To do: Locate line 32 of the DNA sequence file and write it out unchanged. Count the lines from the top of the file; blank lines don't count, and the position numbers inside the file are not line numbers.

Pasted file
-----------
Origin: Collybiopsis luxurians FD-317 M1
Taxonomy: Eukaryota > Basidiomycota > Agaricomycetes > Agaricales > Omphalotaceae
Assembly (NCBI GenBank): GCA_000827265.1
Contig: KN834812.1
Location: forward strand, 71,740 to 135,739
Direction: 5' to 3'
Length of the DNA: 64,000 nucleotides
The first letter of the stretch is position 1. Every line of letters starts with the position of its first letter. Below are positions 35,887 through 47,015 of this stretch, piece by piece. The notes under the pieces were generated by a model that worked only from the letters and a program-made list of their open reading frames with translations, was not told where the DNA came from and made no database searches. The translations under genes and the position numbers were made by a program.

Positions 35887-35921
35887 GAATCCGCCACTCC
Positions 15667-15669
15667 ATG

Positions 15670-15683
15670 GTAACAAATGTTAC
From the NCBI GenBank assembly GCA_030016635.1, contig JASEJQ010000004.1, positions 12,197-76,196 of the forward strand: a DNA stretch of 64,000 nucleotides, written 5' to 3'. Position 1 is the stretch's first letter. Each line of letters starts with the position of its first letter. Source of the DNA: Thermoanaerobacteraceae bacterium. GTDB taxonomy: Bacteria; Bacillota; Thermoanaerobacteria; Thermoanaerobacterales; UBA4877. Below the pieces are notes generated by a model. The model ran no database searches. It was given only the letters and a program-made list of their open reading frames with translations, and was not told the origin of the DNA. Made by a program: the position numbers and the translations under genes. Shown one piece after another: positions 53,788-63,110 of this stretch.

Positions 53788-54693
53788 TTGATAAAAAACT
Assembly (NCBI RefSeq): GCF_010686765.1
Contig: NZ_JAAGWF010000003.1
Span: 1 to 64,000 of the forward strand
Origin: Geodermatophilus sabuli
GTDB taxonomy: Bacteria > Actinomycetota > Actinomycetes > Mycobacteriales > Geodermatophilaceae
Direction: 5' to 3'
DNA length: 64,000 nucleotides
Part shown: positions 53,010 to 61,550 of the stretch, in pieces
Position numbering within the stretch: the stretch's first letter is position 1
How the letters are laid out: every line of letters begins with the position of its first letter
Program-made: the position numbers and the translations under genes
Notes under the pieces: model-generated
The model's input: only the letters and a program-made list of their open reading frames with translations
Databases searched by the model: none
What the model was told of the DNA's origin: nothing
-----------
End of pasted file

What the model was told of the DNA's origin: nothing